Argentina’s bet on the Sputnik V vaccine has left it in a “very critical situation” due to Russia’s failure to meet its delivery commitments, according to an official letter to Moscow leaked Thursday.
Russia owes Argentina 18.5 million doses of its Sputnik V jab, including more than two-thirds of the life-saving doses of the second component.
So far, only 12% of Argentines are fully vaccinated, in part due to the failure of Sputnik deliveries of its second component. 37% received only one dose.
This compares catastrophically with double-dose vaccination rates of over 60% in neighboring Chile and Uruguay, countries that have not relied as much on the Russian vaccine.
Its low rate of vaccination in two doses leaves Argentina particularly exposed to the arrival of the Delta variant. Neighboring Uruguay, meanwhile, has already approved the switch to a three-dose regimen.
Argentina’s dependence on the Sputnik V vaccine was accentuated by a special vaccination law passed in October 2020 which effectively made it impossible for this country to import American vaccines such as Pfizer or Moderna. Argentina instead relied on a mixture of fire from Sputnik, Sinopharm and AstraZeneca.
The absence of Sputnik’s second component, which left some 6 million Argentines with just the first Russian coup, has become a loaded political issue in the run-up to midterm elections here in November.
The political uproar has left the government of Peronist President Alberto Fernández with no choice but to threaten to end Argentina’s contract with Russia.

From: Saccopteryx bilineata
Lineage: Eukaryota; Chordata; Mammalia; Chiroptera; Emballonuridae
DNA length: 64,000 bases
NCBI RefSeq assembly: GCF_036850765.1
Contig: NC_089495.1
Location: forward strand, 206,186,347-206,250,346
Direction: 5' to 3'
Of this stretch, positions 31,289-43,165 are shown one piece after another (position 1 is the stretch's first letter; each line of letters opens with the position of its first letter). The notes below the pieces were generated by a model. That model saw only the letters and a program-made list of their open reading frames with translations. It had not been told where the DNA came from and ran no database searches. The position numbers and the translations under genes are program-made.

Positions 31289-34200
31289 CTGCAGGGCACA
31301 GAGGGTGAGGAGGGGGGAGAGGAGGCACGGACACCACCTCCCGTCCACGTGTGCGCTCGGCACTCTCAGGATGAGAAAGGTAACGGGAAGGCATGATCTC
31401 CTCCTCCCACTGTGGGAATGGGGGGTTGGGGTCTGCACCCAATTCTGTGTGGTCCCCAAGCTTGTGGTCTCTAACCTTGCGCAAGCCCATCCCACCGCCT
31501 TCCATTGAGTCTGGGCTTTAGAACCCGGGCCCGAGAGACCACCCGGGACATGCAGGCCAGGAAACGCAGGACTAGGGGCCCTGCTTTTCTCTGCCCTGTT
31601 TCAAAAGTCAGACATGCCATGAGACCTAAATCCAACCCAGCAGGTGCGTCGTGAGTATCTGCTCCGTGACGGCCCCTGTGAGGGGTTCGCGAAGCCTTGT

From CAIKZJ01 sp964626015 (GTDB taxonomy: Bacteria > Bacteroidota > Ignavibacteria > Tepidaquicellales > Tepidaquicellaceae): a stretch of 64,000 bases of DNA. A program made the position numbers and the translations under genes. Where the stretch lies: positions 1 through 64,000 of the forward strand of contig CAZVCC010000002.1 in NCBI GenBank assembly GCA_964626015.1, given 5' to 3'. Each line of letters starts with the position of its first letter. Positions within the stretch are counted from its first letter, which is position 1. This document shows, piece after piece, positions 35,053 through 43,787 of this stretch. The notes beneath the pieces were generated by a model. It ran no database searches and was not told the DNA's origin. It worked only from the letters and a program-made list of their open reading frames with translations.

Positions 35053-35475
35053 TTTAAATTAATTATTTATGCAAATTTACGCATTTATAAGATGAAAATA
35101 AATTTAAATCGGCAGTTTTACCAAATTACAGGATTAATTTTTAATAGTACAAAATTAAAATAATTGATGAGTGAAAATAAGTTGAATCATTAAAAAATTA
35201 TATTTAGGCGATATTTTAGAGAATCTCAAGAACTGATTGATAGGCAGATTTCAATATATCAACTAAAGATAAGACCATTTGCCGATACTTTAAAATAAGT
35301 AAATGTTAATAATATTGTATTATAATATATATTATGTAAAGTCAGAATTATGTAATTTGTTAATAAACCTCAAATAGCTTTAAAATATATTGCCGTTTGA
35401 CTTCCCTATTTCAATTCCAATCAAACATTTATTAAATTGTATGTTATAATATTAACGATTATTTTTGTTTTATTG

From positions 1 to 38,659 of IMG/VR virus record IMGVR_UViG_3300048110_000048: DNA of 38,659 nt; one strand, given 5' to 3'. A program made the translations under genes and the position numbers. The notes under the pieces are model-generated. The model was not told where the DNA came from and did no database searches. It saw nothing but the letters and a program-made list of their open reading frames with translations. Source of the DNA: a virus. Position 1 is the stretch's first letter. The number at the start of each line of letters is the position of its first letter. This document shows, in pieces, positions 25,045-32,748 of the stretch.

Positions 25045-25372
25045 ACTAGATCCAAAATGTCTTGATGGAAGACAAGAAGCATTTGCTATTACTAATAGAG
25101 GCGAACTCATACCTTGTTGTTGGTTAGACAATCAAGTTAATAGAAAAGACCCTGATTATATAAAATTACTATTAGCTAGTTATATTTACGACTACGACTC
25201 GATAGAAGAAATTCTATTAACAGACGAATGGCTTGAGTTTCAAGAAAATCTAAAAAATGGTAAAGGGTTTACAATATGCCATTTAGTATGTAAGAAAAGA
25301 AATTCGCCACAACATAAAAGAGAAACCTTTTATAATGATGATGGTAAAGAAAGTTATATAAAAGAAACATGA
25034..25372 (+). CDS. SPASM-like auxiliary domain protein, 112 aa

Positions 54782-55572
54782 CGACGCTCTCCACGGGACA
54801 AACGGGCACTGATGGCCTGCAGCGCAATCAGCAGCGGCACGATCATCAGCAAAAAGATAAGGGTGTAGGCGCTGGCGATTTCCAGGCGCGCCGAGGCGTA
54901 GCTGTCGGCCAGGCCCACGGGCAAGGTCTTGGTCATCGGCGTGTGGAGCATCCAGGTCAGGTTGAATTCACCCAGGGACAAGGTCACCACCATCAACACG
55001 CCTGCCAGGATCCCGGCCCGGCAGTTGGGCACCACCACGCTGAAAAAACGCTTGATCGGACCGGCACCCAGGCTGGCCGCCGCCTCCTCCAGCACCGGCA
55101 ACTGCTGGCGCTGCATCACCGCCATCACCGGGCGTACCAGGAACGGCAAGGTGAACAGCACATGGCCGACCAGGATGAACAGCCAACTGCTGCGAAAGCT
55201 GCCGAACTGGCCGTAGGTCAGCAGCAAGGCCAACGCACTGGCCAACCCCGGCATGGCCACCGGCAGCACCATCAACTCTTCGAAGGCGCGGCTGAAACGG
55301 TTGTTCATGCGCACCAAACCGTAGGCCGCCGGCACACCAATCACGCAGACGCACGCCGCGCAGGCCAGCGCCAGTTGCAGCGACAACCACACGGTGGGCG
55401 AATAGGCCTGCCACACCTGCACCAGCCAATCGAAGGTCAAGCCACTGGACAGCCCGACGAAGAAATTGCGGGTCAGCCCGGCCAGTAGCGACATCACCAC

“You leave us very few options to continue fighting for you and this project,” said the letter from Presidential Advisor Covid Ceclia Nicolini to the Russian Direct Investment Fund, which markets Sputnik V worldwide.
The letter said Argentina needed the delivery of second doses “urgently” and warned that “the entire contract was in danger of being publicly canceled”.
Pressure from the center-right opposition party Juntos (Ensemble) recently forced Fernández to amend last year’s vaccine law to allow the donation of Moderna and Pfizer vaccines from the United States, a fact that has been underlined in the letter to Moscow.
“We have just published a presidential decree that allows us to sign contracts with American companies and receive donations from the United States,” said the letter that leaked to the daily La Nación.
Argentina is testing mixtures of vaccines to replace the second dose that Sputnik was unable to deliver.
Argentina is not alone in having problems with the Russian vaccine. Other countries terminated or revised contracts to purchase Sputnik V amid reports of shipping delays from Russia – and allegations that a royal intermediary in the United Arab Emirates used the rights exclusive resale of Sputnik V to invoice significant mark-ups on three continents.
Ghana’s health minister announced last week that his country had canceled its Sputnik V contract with the Dubai-based middleman after saying he was told the supplier was “out of stock and waiting. that the manufacturer supplies them ”.
The middleman’s ploy was first revealed by The Moscow Times, which found in an investigation that Russia had awarded the exclusive resale rights of Sputnik V to an Emirati royal miner.
Earlier this year, Kenya blocked the use of 75,000 Sputnik V jabs supplied through the Emirati company over concerns that they were not coming directly from the manufacturer in Russia.